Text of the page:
Singapore and Cambodia reaffirmed longstanding ties, and their wide-ranging cooperation that has benefited both countries and the region, Singapore's Ministry of Foreign Affairs (MFA) said on Tuesday, June 11.
MFA's statement was issued during Royal Cambodian Armed Forces' deputy commander-in-chief and commander of army Hun Manet's introductory visit to Singapore, from June 11 to 13.
Hun Manet is the eldest son of Cambodian Prime Minister Hun Sen.
On Tuesday, he met Foreign Affairs Minister Vivian Balakrishnan, and Senior Minister and Coordinating Minister for National Security Teo Chee Hean.
Good exchanges between both sides
Both Vivian and Teo took to Facebook to write about their successful meetings with Hun Manet.
Vivian said he had a good discussion with the Cambodian general on "the emerging security challenges in the region".
He added that both of them agreed it was important to cooperate "both bilaterally and within Asean to tackle these issues".Likewise, Teo wrote that he had a good exchange with Hun Manet on "strengthening defence and military cooperation", adding that Cambodia was one of the first countries to recognise Singapore's independence in 1965.Hun Manet will call on Deputy Prime Minister and Finance Minister Heng Swee Keat, as well as Defence Minister Ng Eng Hen, on Wednesday, June 12.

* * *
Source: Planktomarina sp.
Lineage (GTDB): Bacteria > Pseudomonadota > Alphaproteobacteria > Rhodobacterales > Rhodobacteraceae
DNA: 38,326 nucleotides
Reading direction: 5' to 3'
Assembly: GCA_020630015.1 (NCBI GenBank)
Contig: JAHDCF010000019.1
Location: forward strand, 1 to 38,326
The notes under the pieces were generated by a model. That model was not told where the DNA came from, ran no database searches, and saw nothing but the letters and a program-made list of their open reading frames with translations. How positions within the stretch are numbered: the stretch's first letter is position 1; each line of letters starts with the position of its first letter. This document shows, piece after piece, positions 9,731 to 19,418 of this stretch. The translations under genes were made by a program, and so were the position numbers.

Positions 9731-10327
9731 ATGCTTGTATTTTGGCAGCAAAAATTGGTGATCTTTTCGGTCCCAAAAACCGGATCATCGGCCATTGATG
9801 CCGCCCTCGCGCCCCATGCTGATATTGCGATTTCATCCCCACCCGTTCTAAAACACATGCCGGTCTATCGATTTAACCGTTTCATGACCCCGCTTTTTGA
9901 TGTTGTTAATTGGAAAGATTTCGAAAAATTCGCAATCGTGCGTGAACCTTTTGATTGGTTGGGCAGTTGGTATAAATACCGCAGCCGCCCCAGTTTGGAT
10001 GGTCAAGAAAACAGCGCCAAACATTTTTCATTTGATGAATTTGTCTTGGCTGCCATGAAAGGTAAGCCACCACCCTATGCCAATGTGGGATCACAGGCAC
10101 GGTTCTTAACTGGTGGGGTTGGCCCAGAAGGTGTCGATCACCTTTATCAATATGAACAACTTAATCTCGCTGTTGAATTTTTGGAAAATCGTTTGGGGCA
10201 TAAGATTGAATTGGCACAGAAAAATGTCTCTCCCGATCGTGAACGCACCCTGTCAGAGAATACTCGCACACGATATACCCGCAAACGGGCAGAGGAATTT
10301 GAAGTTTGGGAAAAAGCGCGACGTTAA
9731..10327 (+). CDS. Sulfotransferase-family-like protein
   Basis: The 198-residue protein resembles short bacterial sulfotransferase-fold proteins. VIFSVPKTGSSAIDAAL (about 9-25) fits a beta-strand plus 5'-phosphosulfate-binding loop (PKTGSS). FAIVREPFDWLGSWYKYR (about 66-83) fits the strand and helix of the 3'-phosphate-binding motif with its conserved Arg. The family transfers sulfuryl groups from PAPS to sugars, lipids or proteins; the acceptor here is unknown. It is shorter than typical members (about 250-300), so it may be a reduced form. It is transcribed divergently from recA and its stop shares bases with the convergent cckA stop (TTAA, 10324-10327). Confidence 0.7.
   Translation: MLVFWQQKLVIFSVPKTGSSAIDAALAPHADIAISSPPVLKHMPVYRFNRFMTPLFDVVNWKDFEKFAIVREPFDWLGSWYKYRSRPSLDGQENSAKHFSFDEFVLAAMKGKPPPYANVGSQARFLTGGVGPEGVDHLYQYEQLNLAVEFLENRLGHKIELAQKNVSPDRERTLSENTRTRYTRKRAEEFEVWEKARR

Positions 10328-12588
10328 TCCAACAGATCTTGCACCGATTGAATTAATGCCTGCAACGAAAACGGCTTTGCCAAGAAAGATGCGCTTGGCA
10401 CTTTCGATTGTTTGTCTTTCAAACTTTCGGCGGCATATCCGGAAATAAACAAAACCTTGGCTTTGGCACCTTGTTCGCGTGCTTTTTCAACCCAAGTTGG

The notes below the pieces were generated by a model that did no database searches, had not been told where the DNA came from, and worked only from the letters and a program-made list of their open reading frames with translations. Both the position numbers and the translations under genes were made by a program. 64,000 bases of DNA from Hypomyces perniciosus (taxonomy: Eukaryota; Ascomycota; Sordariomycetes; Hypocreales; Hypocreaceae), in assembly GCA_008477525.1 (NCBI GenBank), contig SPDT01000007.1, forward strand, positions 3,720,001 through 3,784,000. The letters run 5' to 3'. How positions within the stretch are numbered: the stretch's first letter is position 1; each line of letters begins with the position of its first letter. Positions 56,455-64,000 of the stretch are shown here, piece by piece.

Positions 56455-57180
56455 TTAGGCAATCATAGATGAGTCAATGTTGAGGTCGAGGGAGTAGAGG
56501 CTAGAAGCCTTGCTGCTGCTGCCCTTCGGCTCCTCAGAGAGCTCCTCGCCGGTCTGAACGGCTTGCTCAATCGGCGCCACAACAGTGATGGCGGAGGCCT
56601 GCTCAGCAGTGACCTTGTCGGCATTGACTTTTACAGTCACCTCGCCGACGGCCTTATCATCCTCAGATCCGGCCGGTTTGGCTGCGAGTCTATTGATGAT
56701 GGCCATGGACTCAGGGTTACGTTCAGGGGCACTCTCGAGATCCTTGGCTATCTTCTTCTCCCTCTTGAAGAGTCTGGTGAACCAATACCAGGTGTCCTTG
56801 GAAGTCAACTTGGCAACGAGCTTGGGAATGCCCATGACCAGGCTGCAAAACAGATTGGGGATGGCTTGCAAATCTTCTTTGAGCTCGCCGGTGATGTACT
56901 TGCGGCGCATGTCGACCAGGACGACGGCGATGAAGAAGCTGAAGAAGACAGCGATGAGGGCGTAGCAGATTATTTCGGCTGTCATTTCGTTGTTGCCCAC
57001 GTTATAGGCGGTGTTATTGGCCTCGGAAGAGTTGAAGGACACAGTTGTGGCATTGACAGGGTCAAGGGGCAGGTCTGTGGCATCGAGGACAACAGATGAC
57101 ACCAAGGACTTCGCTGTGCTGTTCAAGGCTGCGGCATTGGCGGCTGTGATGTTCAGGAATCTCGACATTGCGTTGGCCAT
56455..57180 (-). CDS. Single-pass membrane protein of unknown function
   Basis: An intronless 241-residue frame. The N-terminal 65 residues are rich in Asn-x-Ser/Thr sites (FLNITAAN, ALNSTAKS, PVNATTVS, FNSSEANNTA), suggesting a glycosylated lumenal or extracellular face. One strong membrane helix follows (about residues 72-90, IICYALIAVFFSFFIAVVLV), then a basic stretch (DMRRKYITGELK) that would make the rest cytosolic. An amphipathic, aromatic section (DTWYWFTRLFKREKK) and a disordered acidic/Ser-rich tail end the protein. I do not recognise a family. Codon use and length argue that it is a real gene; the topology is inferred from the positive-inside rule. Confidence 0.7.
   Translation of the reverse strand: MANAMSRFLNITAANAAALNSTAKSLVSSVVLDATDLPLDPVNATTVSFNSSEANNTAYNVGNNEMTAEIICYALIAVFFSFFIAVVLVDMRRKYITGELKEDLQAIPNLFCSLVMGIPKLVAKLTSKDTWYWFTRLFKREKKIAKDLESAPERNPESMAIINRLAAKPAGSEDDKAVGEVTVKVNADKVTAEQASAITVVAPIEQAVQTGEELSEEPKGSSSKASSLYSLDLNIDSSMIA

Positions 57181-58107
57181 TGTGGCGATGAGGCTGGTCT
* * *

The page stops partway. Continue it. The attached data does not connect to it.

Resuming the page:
Controversial FB post
Hun Manet's visit to Singapore comes days after Cambodian Defence Minister Tea Banh raised his objections to Prime Minister Lee Hsien Loong's May 31 Facebook post that mentioned "Vietnam's invasion of Cambodia".
Shortly thereafter, Vietnam's Ministry of Foreign Affairs (MFA) expressed the same sentiments on June 4, and said that Vietnam regretted that PM Lee's statement did not "objectively reflect the historical truth."
Cambodian Prime Minister Hun Sen also chimed in on June 6, accusing PM Lee of supporting the Cambodian genocide because of his comments.
Singapore's MFA then issued a press release on June 7 that sought to clarify the contents of PM Lee's Facebook post.
It did not use words like "invasion" and "occupation", but referred to the events of 1978 to 1989 as a "painful chapter of Indochina's history" instead.
In addition, it reiterated that PM Lee's statement reflects Singapore's "longstanding viewpoint" that was articulated many times before.